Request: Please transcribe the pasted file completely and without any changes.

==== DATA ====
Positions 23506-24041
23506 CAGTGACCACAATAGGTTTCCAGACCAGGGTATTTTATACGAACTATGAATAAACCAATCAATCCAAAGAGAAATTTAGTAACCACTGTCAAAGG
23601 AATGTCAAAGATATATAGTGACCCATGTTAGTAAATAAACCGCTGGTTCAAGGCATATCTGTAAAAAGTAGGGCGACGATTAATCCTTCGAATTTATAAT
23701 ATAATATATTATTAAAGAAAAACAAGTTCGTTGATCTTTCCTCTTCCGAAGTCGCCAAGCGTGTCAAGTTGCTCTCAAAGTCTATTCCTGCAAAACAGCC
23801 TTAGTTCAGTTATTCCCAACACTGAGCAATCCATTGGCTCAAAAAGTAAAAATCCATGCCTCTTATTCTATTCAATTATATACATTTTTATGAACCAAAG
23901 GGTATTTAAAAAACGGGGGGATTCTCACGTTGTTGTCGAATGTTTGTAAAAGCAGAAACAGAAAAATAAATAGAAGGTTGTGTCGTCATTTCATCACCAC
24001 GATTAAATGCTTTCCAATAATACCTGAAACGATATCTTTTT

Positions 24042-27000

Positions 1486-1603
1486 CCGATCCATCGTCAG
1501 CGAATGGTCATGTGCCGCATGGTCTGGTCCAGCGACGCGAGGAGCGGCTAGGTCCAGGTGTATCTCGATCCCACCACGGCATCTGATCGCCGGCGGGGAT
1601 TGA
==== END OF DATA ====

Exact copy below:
Positions 23506-24041
23506 CAGTGACCACAATAGGTTTCCAGACCAGGGTATTTTATACGAACTATGAATAAACCAATCAATCCAAAGAGAAATTTAGTAACCACTGTCAAAGG
23601 AATGTCAAAGATATATAGTGACCCATGTTAGTAAATAAACCGCTGGTTCAAGGCATATCTGTAAAAAGTAGGGCGACGATTAATCCTTCGAATTTATAAT
23701 ATAATATATTATTAAAGAAAAACAAGTTCGTTGATCTTTCCTCTTCCGAAGTCGCCAAGCGTGTCAAGTTGCTCTCAAAGTCTATTCCTGCAAAACAGCC
23801 TTAGTTCAGTTATTCCCAACACTGAGCAATCCATTGGCTCAAAAAGTAAAAATCCATGCCTCTTATTCTATTCAATTATATACATTTTTATGAACCAAAG
23901 GGTATTTAAAAAACGGGGGGATTCTCACGTTGTTGTCGAATGTTTGTAAAAGCAGAAACAGAAAAATAAATAGAAGGTTGTGTCGTCATTTCATCACCAC
24001 GATTAAATGCTTTCCAATAATACCTGAAACGATATCTTTTT

Positions 24042-27000

Positions 1486-1603
1486 CCGATCCATCGTCAG
1501 CGAATGGTCATGTGCCGCATGGTCTGGTCCAGCGACGCGAGGAGCGGCTAGGTCCAGGTGTATCTCGATCCCACCACGGCATCTGATCGCCGGCGGGGAT
1601 TGA